Diabetes is a common condition that can be the result of genes or can develop from obesity and diet patterns and other causes.
Although there is increased awareness about diabetes, there are plenty of misconceptions about the condition.
Diabetes results when there is an insufficient amount of insulin to deal with glucose levels in the blood.
This can result either from a problem with the pancreas itself or from an excess of glucose.
Although one may reason that eating too much sugar is responsible for the development of this ailment, sugar consumption alone tends not to cause it. Obesity, age, and other medical issues can increase one’s risk of developing diabetes.
Although many diabetics take medication, the treatment alone is not enough to alleviate symptoms but should be coupled with diet and lifestyle changes. It is possible to eat the occasional sweet as long as the amount of sugars and carbohydrates is kept to a minimum.
Fruit, alcohol and starchy foods should be consumed only sparingly, but do not need to be cut out from the diet. Not all carbohydrates are harmful, and whole grains, legumes, and other nutritious high-carbohydrate foods can be beneficial because of the nutrients they provide and because they do not raise glucose levels quickly. The following are common misconceptions about diabetes.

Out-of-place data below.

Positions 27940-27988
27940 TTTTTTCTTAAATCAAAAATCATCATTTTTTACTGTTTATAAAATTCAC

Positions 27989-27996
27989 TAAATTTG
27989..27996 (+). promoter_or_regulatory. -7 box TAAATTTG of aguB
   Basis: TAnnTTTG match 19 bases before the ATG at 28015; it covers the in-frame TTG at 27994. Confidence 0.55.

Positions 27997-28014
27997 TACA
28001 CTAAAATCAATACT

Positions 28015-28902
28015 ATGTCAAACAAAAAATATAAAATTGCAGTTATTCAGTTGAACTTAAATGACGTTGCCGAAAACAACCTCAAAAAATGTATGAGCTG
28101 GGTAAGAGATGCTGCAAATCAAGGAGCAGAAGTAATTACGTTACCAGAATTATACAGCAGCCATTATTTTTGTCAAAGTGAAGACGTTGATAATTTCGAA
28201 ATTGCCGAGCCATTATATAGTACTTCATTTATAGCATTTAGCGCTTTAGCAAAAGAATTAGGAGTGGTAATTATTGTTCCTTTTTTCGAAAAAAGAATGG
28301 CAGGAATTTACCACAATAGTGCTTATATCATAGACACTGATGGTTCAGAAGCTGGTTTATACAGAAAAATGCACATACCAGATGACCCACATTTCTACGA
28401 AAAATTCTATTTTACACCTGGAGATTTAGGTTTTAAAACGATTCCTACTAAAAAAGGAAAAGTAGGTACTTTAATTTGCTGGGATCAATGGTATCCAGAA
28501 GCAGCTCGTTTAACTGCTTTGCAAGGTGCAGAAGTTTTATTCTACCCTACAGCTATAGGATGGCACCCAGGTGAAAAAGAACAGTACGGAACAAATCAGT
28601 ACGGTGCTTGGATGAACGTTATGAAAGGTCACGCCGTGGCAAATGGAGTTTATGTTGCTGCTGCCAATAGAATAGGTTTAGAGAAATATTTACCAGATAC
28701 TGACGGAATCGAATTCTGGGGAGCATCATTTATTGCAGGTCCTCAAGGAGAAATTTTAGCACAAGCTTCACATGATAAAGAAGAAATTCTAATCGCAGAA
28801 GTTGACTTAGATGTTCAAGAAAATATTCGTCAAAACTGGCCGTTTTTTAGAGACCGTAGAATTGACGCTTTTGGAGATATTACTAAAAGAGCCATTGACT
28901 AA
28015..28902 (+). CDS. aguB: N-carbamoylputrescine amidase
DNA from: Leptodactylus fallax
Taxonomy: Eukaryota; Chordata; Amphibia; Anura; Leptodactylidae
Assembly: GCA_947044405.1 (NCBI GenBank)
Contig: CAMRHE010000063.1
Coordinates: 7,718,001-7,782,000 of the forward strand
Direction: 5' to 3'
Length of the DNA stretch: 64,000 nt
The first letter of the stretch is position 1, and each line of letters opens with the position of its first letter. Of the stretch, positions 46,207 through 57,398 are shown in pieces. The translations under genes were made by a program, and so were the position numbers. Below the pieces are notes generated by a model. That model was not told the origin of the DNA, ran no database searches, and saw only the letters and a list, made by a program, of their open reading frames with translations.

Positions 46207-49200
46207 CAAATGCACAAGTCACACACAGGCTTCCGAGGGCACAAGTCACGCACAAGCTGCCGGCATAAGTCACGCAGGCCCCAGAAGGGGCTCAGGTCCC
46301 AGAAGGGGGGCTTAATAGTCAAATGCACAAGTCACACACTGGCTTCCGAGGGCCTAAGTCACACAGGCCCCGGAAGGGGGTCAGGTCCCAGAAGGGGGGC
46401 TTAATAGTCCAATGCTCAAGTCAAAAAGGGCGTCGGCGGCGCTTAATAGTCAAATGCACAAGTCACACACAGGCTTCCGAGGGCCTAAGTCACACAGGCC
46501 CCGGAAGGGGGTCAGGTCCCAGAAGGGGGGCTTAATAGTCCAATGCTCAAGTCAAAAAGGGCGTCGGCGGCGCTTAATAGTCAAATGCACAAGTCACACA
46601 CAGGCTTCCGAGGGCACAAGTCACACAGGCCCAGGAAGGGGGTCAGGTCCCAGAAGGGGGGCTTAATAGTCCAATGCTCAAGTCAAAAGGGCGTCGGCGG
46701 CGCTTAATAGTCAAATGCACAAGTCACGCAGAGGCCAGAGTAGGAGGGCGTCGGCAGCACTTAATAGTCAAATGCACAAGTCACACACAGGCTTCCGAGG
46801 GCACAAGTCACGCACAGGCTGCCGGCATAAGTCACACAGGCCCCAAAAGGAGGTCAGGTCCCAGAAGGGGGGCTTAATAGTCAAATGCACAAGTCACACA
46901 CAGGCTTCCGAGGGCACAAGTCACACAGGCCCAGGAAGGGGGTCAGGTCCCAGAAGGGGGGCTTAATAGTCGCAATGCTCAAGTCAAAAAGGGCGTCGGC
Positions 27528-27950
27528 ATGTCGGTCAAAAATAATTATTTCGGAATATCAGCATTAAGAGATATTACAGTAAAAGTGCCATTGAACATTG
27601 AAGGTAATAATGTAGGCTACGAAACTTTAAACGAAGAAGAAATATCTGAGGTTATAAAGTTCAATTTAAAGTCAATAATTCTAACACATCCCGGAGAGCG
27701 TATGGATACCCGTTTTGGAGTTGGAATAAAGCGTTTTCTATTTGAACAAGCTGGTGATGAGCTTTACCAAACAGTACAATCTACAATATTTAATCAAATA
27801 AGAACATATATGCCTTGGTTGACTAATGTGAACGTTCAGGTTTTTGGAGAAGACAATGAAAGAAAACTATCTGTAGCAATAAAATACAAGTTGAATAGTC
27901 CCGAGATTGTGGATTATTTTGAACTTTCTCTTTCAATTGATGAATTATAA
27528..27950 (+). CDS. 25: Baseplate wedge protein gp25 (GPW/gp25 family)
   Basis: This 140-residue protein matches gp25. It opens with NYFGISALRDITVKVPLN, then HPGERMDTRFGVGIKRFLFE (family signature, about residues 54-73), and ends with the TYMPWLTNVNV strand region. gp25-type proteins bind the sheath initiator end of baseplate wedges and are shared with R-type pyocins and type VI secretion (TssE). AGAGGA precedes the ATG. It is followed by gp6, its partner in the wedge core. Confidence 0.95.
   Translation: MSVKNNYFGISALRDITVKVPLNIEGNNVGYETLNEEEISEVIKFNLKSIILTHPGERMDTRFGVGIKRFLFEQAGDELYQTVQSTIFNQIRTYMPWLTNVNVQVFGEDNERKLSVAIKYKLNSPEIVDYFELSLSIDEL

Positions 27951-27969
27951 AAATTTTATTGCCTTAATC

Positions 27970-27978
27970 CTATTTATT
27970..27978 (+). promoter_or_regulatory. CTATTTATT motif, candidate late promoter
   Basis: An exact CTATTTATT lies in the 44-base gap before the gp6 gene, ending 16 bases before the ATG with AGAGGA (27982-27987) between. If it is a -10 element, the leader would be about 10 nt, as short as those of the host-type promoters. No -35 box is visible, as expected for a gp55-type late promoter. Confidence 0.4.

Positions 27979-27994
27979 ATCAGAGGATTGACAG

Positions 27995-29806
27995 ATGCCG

1. You Can’t Eat Dessert
Diabetics can enjoy dessert with their meal, even an occasional cookie, or a slice of low-sugar cake as long as it is balanced with other sugars or carbohydrates in the meal. Knowing your safe limit is the key. While carbohydrates are not necessarily the enemy, they should be limited to 45 or 60 grams per meal.
Once you learn how to estimate carbohydrates in the average meal, you can make allowances for an occasional indulgence, even a cookie now and again. Being too strict may make it harder to resist temptation, so enjoy something sweet occasionally.